On December 13, 2005, Inspector Barbara Kelly, the lead investigator in the income trust matter, was directed to open a file into the alleged income trust leak.  Six days later, on December 19, 2005, Inspector Kelly received further information pertaining to the alleged leak.  On December 21 or 22, 2005, Deputy Commissioner Bourduas advised Assistant Commissioner Bernie Corrigan, the Director General of Public Affairs and Communications Services, that due to information obtained during the review of the alleged leak, the review had become a criminal investigation.  Assistant Commissioner Corrigan, Deputy Commissioner Bourduas and Commissioner Zaccardelli met the same day or the day after to discuss that change in status.  At that meeting, Commissioner Zaccardelli decided to write a letter to Ms. Wasylycia-Leis advising that a criminal investigation had been commenced.  He indicated that he would sign and send the letter.

On December 23, 2005, Commissioner Zaccardelli and Chief Superintendent Denis Constant, the Director General of Financial Crime, met privately to discuss the income trust file.Footnote 3  Following that meeting, Commissioner Zaccardelli asked his Executive Assistant, Superintendent Mike McDonald, to have the letter to Ms. Wasylycia-Leis finalized for his signature.  There is some suggestion that Ms. Martin drafted the letter and sent it to Assistant Commissioner Souccar for review and approval, with copies to Inspector Tim Cogan (Director of Media Relations), Assistant Commissioner Corrigan, Staff Sergeant Paul Marsh (Senior Media Relations Officer), Ms. Nancy Sample (Acting Director of Corporate Communications), and Ms. Lori Simpson (Director, Executive Services Ministerial Liaison).  While it is unclear to what extent Ms. Martin's first draft resembled the final version or who might have reviewed the original draft, it is apparent that Commissioner Zacardelli did approve and sign the version of the letter sent out.  He then told Superintendent McDonald to have the letter faxed to Ms. Wasylycia-Leis.

Superintendent McDonald called Ms. Wasylycia-Leis' offices in Winnipeg and Ottawa at approximately 3:15 p.m. on December 23, 2005.  He found that both offices would be closed until January 3, 2006.  Accordingly, he left messages at both offices stating that he was faxing the letter from Commissioner Zaccardelli, and proceeded to fax the letter.

The press release of December 28, 2005

On December 28, 2005, media lines regarding the Commissioner's letter and the income trust matter were finalized.  The media lines indicated that the RCMP's general position was to be that the review had been completed, that Ms. Wasylycia-Leis had been advised in writing of the outcome of that review, and that the RCMP could not comment on specifics of the review at that time.  The media lines were prepared on the basis that once confirmation of the receipt of the Commissioner's letter by Ms. Wasylycia-Leis had been obtained, the RCMP could state that sufficient information existed to commence a criminal investigation.  The media lines stated that the investigation would be undertaken by Financial Crime investigative units, and would determine whether sufficient evidence existed to support criminal charges.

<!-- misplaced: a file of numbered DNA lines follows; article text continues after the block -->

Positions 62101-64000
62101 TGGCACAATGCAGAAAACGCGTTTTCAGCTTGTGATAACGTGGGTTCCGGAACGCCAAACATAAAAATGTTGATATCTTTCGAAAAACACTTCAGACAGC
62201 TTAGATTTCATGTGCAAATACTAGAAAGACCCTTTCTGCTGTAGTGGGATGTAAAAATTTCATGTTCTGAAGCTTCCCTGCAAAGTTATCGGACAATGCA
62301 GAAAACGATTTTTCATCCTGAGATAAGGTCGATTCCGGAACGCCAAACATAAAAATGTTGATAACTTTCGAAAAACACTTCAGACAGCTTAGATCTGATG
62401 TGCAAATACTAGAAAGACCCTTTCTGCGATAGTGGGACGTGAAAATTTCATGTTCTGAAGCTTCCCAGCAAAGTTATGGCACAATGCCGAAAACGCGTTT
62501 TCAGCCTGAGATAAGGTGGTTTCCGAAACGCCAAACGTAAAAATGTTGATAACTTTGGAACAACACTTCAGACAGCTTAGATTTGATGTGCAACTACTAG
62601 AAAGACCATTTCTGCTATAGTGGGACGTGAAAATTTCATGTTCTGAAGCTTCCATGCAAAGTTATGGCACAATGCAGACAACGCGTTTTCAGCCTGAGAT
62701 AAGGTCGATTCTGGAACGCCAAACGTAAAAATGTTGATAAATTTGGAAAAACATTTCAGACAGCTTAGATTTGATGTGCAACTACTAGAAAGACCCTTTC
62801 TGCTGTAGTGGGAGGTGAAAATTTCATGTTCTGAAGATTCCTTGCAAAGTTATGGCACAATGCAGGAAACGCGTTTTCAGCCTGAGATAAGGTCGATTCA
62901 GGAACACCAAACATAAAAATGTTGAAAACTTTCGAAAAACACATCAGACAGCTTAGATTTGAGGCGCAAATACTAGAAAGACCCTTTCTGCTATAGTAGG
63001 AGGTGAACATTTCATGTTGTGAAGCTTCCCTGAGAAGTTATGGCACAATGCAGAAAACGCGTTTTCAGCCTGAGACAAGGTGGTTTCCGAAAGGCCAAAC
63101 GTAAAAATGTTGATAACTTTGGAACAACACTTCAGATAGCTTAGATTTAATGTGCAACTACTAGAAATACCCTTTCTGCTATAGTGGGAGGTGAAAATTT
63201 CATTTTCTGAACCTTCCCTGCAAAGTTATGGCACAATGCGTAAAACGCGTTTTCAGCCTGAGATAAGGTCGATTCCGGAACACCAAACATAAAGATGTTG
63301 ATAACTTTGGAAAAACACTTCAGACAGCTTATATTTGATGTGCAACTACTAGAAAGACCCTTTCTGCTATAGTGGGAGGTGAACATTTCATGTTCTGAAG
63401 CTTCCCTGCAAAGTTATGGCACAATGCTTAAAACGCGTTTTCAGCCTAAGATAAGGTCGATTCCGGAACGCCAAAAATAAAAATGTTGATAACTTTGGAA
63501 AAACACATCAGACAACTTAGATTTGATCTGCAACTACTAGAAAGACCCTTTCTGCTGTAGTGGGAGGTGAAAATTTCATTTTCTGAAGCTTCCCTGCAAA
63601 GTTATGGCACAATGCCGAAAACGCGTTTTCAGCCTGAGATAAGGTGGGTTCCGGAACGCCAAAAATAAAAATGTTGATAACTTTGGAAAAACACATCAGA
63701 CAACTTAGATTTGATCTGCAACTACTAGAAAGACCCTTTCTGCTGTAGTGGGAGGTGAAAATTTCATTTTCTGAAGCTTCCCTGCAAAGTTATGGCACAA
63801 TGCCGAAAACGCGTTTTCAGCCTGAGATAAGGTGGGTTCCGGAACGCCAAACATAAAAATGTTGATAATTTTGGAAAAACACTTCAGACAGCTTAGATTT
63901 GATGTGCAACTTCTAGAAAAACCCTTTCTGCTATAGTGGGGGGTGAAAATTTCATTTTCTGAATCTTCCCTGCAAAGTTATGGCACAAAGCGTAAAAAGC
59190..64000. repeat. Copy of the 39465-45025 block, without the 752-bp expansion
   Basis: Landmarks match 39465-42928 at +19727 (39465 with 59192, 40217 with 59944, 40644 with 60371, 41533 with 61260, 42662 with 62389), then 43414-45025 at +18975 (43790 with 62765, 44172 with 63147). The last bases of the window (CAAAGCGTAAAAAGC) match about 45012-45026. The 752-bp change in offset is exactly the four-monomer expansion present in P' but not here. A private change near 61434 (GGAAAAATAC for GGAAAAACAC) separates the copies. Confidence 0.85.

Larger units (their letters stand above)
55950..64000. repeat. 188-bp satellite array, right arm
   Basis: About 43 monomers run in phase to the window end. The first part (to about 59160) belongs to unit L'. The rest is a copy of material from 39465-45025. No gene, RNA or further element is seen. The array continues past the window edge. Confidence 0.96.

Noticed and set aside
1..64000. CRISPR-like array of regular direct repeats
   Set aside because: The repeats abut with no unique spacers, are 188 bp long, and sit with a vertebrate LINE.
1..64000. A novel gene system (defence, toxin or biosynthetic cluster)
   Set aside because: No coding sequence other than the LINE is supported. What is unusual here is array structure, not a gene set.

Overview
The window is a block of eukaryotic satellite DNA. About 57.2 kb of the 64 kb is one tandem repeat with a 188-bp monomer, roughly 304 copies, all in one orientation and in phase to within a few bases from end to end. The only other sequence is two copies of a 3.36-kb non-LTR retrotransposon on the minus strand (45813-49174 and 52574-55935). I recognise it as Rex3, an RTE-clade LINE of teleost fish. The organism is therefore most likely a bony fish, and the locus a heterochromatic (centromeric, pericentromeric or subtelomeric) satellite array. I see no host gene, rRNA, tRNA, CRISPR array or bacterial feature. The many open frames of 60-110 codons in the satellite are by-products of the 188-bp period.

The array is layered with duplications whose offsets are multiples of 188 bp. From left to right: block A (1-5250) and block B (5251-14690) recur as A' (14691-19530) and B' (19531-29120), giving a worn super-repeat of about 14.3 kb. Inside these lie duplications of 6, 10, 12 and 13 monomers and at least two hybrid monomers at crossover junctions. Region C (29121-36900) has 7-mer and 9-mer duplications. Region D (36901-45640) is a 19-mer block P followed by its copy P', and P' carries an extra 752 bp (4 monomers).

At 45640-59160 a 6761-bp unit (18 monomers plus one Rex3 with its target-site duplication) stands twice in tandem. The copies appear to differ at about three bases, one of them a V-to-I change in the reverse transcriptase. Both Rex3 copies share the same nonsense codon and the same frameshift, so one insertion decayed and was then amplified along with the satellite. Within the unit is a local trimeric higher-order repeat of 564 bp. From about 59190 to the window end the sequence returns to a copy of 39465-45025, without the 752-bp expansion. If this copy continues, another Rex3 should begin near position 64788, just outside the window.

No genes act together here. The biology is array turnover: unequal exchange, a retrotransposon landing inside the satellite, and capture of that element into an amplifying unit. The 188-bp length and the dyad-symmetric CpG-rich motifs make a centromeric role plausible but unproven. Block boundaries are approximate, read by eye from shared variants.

Later that day, Ms. Wasylycia-Leis posted the Commissioner's letter on her website.  In addition, the NDP issued a press release stating that Commissioner Zaccardelli had confirmed that the RCMP had launched a criminal investigation into the Liberal government related to the income trust issue.  The press release indicated that Ms. Wasylycia-Leis called on Mr. Goodale to step down from his role as Minister of Finance until the criminal investigation had been completed.  In response to these events, media began calling RCMP Headquarters, where Sergeant Nathalie Deschênes of Media Relations and Ms. Sample, the Acting Director of Corporate Communications, were the only staff capable of answering the calls due to the number of people away over the holiday period.

After the media calls began, Chief Superintendent Constant told Sergeant Deschênes to accompany him to the Commissioner's office.  Once there, Commissioner Zaccardelli told Sergeant Deschênes to have Ms. Sample attend as well, as he wanted a press release to address what was occurring. Sergeant Deschênes left the Commissioner's office and contacted Ms. Sample. Sergeant Deschênes also telephoned her direct supervisor, Staff Sergeant Marsh, who was away from the office, to tell him of the situation.  She advised Staff Sergeant Marsh that it was not necessary to return to the office, as she believed that she could handle things.  Sergeant Deschênes then returned to the Commissioner's office accompanied by Ms. Sample.  Chief Superintendent Constant was also present, and Mr. Gilbert Groulx, Counsel from Legal Services, may also have been present.  The Commissioner proceeded to dictate what he wanted in the press release to Ms. Sample.

After the meeting, Ms. Sample returned to her office to prepare the press release requested.  Ms. Sample initially prepared the release without Mr. Goodale's name, but was subsequently told, likely by Chief Superintendent Constant, that the Commissioner requested Mr. Goodale's name be added. Ms. Sample completed and forwarded two versions of the press release, one with Mr. Goodale's name and one without.  Commissioner Zacardelli approved the version containing Mr. Goodale's name, and the press release was issued.